Structurally, Come on Seabiscuit! was not unlike many other books in the genre: A plucky story of failure and redemption, in which the colt overcomes misunderstanding and brutal treatment through the compassion and love of a set of humans who realize his extra-equine greatness. Maudlin as this may sound, what is remarkable about the book—and what makes it rewarding even decades after reading it the first time—is the level of detail about the scrawny racehorse. Juvenile readers are assumed to have a considerable amount of knowledge about racing and gambling, from being cognizant of the fact that “ten-to-one” equals “long shot” to understanding how jockeys’ weight influenced the outcome of a race. And they’re expected to be able to follow the ins and outs of the training of 2-year-old ponies. Moody, like Hillenbrand, manages to make Seabiscuit’s trials and triumphs motor the story. If the narrative is decisively pitched to young readers, the story told is no less compelling—and, like all great juvenile books, it’s totally lacking in the self-consciously writerly indulgence that seems virtually requisite for memoir authors. Ultimately, the reason Come on Seabiscuit! a nd King of the Wind and Black Stallion are so memorable is that they are outstanding children’s literature, not just outstanding children’s literature about racing.
Just as racetrackers never forget the great horses, we never forget the books that left a mark on us. A link between young people’s racetrack stories and the recent vogue for track-related memoirs may sound tenuous, but is it a stretch to see the latter impulse growing out of childhood memories of Black Gold, Exterminator, and Man O’ War? After all, the irony of the post-Seabiscuit publishing bonanza is that it takes place at a time when conventional opinion holds that racing is a dying sport, obsolescent in an economy that provides easier and faster ways to risk the house. But for many of today’s adults, these tales of thoroughbreds overcoming adversity to become champions were the first “chapter” books to which they were exposed. (I devoured almost all these books during a boiling Arkansas summer in 1975; I remember, halfway through Come on Seabiscuit!,listening with my father to the radio broadcast of the tragic match race between Ruffian and Foolish Pleasure, in which the filly broke her leg and had to be destroyed.) The nostalgia tinging a book like Blood Horses has distant echoes of these children’s tales. In that sense, at least, maybe the Seabiscuit effect wouldn’t have been possible without books like Come on Seabiscuit!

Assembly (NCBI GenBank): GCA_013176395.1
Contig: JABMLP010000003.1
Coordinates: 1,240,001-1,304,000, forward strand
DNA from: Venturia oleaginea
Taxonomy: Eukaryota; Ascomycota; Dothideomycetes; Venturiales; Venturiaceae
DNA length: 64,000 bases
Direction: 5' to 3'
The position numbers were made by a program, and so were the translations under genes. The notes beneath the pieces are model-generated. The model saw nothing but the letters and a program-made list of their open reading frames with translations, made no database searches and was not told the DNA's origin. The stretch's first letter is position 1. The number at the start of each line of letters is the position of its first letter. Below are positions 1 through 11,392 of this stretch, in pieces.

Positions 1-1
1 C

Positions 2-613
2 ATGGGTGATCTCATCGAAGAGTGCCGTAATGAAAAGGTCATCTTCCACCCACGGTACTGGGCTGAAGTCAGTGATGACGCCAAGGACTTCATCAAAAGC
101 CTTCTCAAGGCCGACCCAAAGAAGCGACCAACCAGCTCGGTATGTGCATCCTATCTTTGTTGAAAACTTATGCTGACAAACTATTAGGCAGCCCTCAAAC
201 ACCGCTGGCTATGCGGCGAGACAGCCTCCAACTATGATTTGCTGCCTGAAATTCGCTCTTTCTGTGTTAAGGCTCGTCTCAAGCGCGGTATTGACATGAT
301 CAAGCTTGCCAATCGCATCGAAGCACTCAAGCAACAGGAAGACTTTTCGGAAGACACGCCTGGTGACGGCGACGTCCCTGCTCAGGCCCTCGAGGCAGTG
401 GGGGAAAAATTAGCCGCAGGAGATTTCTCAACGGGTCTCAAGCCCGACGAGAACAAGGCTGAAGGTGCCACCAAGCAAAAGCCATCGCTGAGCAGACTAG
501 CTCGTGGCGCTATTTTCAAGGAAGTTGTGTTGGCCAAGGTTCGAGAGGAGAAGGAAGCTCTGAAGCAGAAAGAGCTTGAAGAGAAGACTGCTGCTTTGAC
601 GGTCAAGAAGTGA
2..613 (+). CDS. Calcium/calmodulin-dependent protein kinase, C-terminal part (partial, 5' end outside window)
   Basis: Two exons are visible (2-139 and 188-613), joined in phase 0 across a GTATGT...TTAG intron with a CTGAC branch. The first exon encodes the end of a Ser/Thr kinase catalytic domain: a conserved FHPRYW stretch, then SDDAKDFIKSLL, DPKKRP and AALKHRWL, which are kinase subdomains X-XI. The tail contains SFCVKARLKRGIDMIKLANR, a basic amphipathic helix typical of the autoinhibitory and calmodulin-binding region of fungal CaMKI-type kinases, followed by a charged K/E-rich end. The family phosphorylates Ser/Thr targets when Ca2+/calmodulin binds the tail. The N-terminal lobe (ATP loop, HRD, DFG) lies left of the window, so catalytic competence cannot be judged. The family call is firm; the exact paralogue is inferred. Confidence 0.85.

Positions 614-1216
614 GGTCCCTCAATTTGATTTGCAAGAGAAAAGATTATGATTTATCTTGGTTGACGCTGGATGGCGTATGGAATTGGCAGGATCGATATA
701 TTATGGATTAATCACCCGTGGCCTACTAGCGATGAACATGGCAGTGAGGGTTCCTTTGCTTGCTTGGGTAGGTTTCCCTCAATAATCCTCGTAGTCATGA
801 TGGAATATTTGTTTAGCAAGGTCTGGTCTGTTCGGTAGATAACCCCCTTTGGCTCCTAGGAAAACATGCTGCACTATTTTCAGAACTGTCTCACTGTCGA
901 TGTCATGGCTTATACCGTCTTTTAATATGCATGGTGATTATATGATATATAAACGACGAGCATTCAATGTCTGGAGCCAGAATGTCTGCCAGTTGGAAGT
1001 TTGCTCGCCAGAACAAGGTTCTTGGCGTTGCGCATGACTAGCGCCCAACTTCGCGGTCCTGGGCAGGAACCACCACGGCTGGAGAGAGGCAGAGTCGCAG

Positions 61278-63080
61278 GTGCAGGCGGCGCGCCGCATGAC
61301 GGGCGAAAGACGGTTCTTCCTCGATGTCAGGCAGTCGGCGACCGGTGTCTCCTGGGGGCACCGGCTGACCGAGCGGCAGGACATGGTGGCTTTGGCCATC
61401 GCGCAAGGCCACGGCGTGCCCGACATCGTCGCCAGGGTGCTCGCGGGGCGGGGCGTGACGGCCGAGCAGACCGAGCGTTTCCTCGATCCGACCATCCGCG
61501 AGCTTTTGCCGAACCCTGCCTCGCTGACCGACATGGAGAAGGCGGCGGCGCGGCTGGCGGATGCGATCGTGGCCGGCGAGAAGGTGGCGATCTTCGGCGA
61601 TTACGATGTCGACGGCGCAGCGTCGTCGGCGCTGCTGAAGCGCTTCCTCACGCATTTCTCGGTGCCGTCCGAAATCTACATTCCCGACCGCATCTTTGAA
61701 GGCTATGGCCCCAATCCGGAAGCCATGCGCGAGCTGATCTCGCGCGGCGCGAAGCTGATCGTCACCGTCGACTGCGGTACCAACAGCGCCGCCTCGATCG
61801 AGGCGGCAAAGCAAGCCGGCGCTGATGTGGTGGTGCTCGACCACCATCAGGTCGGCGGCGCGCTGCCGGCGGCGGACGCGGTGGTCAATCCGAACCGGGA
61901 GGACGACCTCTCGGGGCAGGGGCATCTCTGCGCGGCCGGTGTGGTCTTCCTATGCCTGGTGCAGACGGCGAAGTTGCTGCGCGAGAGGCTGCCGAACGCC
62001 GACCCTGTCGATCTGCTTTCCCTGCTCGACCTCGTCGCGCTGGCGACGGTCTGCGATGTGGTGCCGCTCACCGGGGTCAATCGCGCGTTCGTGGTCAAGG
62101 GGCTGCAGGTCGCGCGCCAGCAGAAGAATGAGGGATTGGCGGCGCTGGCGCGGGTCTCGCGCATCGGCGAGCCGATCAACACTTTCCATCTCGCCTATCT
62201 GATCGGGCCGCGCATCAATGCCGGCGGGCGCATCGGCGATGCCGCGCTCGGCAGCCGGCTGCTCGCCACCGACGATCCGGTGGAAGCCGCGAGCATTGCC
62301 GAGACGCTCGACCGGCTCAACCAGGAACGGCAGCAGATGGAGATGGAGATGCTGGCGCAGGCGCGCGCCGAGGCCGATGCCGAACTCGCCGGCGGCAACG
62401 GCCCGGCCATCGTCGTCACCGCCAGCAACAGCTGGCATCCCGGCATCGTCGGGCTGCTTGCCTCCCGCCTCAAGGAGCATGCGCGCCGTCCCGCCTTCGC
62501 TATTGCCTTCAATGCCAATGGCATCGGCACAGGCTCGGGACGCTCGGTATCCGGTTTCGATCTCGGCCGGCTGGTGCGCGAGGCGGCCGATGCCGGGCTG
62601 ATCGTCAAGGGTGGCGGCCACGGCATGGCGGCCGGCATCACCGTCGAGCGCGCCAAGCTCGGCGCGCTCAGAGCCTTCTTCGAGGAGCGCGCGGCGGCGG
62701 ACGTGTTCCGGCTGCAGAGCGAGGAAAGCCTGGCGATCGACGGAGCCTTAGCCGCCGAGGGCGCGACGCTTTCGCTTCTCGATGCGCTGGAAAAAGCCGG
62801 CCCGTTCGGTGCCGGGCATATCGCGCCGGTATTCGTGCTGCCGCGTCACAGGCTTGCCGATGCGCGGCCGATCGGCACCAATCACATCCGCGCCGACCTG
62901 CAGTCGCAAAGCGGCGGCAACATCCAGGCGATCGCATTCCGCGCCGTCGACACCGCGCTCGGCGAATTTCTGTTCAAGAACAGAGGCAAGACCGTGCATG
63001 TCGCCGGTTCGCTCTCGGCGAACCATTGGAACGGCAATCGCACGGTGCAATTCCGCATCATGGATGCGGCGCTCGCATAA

Correction, May 14, 2004: An earlier version of this piece mistakenly referred to John Jeremiah Sullivan as a senior editor at Harper’s. Sullivan was a senior editor until recently, but is currently a contributing editor at the magazine. (Return to the corrected sentence.)